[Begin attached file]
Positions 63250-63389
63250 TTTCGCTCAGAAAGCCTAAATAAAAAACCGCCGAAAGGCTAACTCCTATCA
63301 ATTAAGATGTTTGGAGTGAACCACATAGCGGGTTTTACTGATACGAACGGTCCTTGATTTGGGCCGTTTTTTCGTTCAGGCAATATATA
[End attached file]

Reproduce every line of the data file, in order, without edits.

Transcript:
Positions 63250-63389
63250 TTTCGCTCAGAAAGCCTAAATAAAAAACCGCCGAAAGGCTAACTCCTATCA
63301 ATTAAGATGTTTGGAGTGAACCACATAGCGGGTTTTACTGATACGAACGGTCCTTGATTTGGGCCGTTTTTTCGTTCAGGCAATATATA